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The Two Jakes (Or Are They?). Gyllenhaal in 'Enemy'

  • By Caryn James
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  • March 13, 2014 8:33 AM
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If you saw someone who looked exactly like you, how freaked out would you actually be? Enough so that music recalling Hitchcock films plays in the background? Would you leap to some wildly sinister conclusion or would you take a minute, calm down, and do something commonsensical, like have a serious question and answer session with your mom?

'Non-Stop': Liam Neeson and Killers on a Plane (Review & '60 Mins.' Video)

  • By Caryn James
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  • February 26, 2014 12:30 AM
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  • 1 Comment
I will see Liam Neeson in anything, which doesn't mean I want to. So it was a relief to find that Non-Stop -- Taken meets Speed on a plane, with a dash of Agatha Christie -- was as breezily entertaining as a commercial action thriller is supposed to be.

Hugh Jackman and Jake Gyllenhaal In Surprising 'Prisoners'

  • By Caryn James
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  • September 16, 2013 9:02 AM
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Denis Villeneuve's Prisoners sounds cookie-cutter conventional, and in fact there is nothing fresh in the concept: two little girls are abducted, and the father of one of them goes after a suspect the police have released. The clock is ticking ... and other cliches we've heard way too many times before. But the film is so sharply directed, tautly edited, so rich and believably acted -- Hugh Jackman is the fierce and desperate father, Jake Gyllenhaal the obsessed but coolly rational detective -- that you quickly forgive its tired story. Nothing else is tired in Prisoners, one of the most intense, satisfying thrillers to appear in years.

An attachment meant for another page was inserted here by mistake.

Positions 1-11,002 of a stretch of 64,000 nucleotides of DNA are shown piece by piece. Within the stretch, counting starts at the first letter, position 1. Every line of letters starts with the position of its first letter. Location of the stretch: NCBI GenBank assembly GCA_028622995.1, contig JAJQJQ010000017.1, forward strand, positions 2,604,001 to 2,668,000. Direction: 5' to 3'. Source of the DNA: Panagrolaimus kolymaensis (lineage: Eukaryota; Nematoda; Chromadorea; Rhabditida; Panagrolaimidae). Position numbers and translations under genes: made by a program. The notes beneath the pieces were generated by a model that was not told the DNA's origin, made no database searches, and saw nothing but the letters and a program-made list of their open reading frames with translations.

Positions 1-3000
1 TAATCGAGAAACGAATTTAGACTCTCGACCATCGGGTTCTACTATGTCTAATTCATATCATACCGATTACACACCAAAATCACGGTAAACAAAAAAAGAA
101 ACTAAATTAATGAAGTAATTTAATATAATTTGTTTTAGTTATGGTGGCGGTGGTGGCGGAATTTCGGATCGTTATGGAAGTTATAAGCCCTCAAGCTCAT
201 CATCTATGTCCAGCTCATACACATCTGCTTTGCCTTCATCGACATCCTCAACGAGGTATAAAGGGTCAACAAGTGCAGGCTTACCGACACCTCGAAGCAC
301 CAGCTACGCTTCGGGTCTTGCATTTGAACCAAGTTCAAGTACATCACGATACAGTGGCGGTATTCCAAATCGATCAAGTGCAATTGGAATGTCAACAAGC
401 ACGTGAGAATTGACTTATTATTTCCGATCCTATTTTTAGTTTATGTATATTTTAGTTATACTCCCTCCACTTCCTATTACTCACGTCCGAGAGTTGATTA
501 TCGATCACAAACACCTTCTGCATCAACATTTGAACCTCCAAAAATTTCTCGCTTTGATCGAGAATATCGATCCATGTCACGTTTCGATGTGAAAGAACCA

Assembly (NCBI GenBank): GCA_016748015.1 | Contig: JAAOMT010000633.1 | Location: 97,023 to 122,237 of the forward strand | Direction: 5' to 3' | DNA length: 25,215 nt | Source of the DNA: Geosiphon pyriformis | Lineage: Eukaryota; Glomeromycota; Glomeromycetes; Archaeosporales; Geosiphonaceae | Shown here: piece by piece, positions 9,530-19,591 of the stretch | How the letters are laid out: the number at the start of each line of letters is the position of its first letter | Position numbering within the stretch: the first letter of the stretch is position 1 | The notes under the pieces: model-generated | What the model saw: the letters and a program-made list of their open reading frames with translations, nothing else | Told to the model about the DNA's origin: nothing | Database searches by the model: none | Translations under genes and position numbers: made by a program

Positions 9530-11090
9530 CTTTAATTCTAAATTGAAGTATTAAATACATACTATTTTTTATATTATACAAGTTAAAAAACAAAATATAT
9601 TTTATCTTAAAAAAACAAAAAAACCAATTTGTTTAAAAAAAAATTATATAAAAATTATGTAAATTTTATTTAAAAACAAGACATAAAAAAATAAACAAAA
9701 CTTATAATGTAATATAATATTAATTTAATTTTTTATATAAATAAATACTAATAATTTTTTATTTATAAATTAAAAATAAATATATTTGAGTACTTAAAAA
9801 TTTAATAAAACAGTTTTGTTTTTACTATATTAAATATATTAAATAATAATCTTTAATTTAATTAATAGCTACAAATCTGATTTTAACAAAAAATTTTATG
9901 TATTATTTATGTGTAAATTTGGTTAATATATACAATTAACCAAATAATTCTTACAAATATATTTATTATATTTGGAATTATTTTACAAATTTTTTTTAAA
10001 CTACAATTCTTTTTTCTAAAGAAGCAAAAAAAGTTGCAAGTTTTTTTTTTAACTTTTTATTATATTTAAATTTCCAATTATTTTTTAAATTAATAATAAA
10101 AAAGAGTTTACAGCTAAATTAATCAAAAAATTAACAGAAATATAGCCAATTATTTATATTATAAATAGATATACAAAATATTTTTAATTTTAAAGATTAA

Top Ways (Sarcastic and Not) Futuristic 'Elysium' Reflects Today

  • By Caryn James
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  • August 2, 2013 9:45 AM
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Matt Damon can save almost any film for me, and the perfectly competent, entirely predictable Elysium may be where "almost" kicks in. Like most summer action movies -- from Man of Steel to World War Z -- it has an intriguing premise that gets lost mid-way through in the barrage of special effects and action. Elysium was written and directed by South African-born Neill Blomkamp, who also made the much smaller, more sharply dystopian District 9, with its sci-fi allegory of apartheid. Even here his skewering social observations shine through, at least in the early scenes.

'World War Z': Deja Vu, Plus Brad PItt and Zombies

  • By Caryn James
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  • June 21, 2013 8:49 AM